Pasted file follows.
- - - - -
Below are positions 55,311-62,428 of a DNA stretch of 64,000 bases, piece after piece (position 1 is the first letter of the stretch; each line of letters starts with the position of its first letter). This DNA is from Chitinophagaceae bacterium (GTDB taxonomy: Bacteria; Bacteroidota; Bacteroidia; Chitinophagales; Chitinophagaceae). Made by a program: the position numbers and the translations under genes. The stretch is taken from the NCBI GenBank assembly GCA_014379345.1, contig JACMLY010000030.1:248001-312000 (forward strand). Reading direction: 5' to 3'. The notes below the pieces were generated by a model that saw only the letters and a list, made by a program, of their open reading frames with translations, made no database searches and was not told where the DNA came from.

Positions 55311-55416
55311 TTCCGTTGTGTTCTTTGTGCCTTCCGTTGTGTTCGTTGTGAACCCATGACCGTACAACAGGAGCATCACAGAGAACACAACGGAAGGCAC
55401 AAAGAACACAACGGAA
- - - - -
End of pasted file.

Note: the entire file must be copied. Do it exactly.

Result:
Below are positions 55,311-62,428 of a DNA stretch of 64,000 bases, piece after piece (position 1 is the first letter of the stretch; each line of letters starts with the position of its first letter). This DNA is from Chitinophagaceae bacterium (GTDB taxonomy: Bacteria; Bacteroidota; Bacteroidia; Chitinophagales; Chitinophagaceae). Made by a program: the position numbers and the translations under genes. The stretch is taken from the NCBI GenBank assembly GCA_014379345.1, contig JACMLY010000030.1:248001-312000 (forward strand). Reading direction: 5' to 3'. The notes below the pieces were generated by a model that saw only the letters and a list, made by a program, of their open reading frames with translations, made no database searches and was not told where the DNA came from.

Positions 55311-55416
55311 TTCCGTTGTGTTCTTTGTGCCTTCCGTTGTGTTCGTTGTGAACCCATGACCGTACAACAGGAGCATCACAGAGAACACAACGGAAGGCAC
55401 AAAGAACACAACGGAA